The next year Poker Stars would incite another boycott from the players. Some sites have a “rakeback” system which is like player loyalty reward points. On Poker Stars they were redeemable for not only physical items in the online store, but also for actual cash to be cashed out. The agreement with the awards system for Supernova Elite players (the highest level) is that if they played enough games in the previous year, for the subsequent year they would receive higher points multipliers and cold hard cash bonuses for the entire year.
So you qualify in one year the next year you get the benefits. For an entire year many players raced and played as much poker as they could to make sure they would qualify. It was in November a month before the end of the year that it was leaked that the program would be canceled.
Amaya literally ripped their customers off.
They used Daniel Negreanu, one of poker’s biggest celebrities, to convince the players that increasing the rake is good for the game. He repeated this and argued it and it was all an easy sell to the players that didn’t understand effective rake. The idea is that you take from the winning players and give it to the recreational players thus making the game more fun for them. Robin Hood morality. Communism. The Road to Servitude.
The money never goes to the recreational players. Amaya takes the money and the profitability of the games declines further. Sure “good players” leave but this doesn’t make the game more fun for everyone else, it just sets the stage for a jackpot type of poker in which ever the most skilled players can no longer expect to make profits. And yes Amaya introduced more jackpot games and claimed it is what the recreational players want. For the last 5 or so years Poker Stars trended to offering games that are fake poker. They are exploiting the brand name and making people, that think they are playing a game of skill , lose their money to a game that is rigged to house.
In the second boycott some players that had a louder voice in the community joined the efforts. Poker Stars offered to have a few player representatives come to their headquarters to discuss the changes. One super irate player who’s not worthy enough to name and a couple others flew out and had dinner and wine and talks. When they came back they admitted that nothing got accomplished and they can’t talk about it because they signed non disclosure agreements.
Fast forward to today and the players are still begging for an alternative option which has enough player liquidity to have profitability and enjoyable games again. They do this as they slowly realize that Amaya has them like frogs in a pot of already boiling water.
One such option the players feel is promising is Phil Galfond’s Run It Once Poker. Phil is a well known online and live player and has an incredible talent for playing and teaching the game. He runs Run It Once online poker coaching which houses many of the best coaches and players in the world.
But there is a problem and I’m banned from all of the poker communities so I cannot communicate it to anyone that needs to hear it.
To understand the problem we have to understand Mason Malmuth’s concept he calls the “sweet spot”. Malmuth is an old school poker celebrity that owns and operates the world’s most widely known and used poker forum twoplustwo (there have traditionally be very intelligent and talented people and players that frequent that forum. Game theorists and the like).
Mason explains that some games have higher attainable skill edge for the better players such that the losing players loose too fast. Too fast means they don’t have enough fun to want to reload when they lose their money. It’s also a suggestion that the games will die if players are losing their whole bankrolls faster than they can reload (ie if they have to wait for their next paycheck and so the games die in the meantime because the pros won’t battle pros). You want sustainability in both short and long term and this sustainability, Malmuth argues, can be targeted by the parameters chosen by the operator (we can note there is never any real talk about where this sweet spot is or how to empirically find it which to me is dangerously arbitrary).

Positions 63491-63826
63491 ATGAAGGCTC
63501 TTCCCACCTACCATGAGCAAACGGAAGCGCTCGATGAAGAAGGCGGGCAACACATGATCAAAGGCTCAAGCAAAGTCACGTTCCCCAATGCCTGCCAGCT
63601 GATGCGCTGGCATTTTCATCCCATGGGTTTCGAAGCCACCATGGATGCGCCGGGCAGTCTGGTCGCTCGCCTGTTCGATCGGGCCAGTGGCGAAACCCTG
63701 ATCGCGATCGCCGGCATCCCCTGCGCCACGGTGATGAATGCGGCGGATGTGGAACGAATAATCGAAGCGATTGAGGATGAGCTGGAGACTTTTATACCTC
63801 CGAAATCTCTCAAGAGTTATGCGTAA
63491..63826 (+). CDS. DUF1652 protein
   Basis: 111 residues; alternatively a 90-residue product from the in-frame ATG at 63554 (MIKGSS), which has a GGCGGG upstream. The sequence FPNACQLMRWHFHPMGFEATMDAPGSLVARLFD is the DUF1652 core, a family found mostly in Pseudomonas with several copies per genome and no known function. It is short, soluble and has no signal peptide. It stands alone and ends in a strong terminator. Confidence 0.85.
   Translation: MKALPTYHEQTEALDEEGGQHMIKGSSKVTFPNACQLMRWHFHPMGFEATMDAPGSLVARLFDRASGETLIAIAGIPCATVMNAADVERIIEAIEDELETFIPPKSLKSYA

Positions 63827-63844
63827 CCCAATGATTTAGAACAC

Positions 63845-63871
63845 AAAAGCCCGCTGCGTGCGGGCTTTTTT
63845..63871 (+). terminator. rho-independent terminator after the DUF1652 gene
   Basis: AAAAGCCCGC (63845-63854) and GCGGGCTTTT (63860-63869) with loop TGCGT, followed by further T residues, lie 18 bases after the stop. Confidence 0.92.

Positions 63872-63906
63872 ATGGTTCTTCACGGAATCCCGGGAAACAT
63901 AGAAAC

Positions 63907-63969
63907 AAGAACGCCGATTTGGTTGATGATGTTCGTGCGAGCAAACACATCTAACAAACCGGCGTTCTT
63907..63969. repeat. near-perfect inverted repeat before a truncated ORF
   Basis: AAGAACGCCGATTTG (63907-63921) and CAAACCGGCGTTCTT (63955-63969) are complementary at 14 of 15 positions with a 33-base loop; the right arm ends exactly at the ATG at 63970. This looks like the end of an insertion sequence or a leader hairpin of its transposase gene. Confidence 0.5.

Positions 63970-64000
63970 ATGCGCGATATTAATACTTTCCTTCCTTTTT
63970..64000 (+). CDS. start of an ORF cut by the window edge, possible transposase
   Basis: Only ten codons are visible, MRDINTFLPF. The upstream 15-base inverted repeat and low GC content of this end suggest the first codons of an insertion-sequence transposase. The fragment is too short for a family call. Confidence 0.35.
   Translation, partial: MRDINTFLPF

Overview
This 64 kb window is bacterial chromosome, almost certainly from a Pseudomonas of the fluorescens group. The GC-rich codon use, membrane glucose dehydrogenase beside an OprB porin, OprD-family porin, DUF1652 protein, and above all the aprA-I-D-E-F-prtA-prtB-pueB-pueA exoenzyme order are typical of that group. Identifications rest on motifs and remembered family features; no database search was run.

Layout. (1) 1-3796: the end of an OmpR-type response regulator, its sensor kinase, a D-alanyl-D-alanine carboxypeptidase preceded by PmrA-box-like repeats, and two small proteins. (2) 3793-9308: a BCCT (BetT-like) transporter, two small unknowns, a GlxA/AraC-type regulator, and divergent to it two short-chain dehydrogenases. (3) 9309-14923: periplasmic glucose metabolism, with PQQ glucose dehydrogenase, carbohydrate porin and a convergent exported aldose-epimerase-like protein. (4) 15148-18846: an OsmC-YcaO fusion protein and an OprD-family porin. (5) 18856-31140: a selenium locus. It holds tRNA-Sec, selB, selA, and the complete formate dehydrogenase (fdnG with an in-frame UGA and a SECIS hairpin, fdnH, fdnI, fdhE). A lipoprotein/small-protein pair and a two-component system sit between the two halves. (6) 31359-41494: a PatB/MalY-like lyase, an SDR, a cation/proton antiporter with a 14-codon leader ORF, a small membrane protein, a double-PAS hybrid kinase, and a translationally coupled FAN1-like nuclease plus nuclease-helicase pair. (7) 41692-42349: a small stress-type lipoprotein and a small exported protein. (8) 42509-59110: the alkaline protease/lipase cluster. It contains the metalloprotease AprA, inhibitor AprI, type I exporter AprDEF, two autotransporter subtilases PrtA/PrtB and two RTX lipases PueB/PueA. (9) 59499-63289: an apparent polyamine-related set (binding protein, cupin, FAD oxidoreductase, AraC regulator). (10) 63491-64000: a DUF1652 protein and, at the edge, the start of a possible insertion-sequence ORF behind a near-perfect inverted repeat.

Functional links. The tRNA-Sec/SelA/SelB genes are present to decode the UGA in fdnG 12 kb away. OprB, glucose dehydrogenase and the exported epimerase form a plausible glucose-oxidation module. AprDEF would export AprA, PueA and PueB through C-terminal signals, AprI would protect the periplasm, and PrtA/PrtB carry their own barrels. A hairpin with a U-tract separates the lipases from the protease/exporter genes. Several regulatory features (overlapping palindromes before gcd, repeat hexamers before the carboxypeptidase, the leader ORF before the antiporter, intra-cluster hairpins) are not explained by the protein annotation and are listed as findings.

Anyone that follows my writing or is well read on Austrian economics already knows my contention with this sweet spot targeting-and its a serious one.
Galfond recently announced the initial conditions of his poker site and to the player’s surprise he admitted he is inline with Daniel Negreanu’s views on how a poker site should serve its customers.
To understand the significance of this choice of perspective we have to understand that a poker site faces a x-lemma problem which is also further complicated by the conflict between players and site operators. I can’t label it a trilemma or dilemma etc. because its really as many lemmas as you divide the problem into.
There are problems from a customer (player) view and many of them are only solvable by taking away certain skill edges the players might have, or the profitability, or the freedoms and rights to privacy of playing in ones own home etc. (ie you could enforce no collusion or bot software perfectly IF you forced players to use webcams).
For example, it can be difficult to stop players from having scripting software that instantly auto sits them with weaker players when weaker players sit at an online table. This is unfair for players that don’t use such software and it effectively costs the honest players. One solution is to have only random seating where no one gets to choose their seat. But this takes a way a very significance skill set that many players have which is choosing who you play with and where you sit in relation to other players on the table.
So sites send up solving one problem from a surface perspective but the cost from the players view isn’t saved at all (and often ends up costing the players more).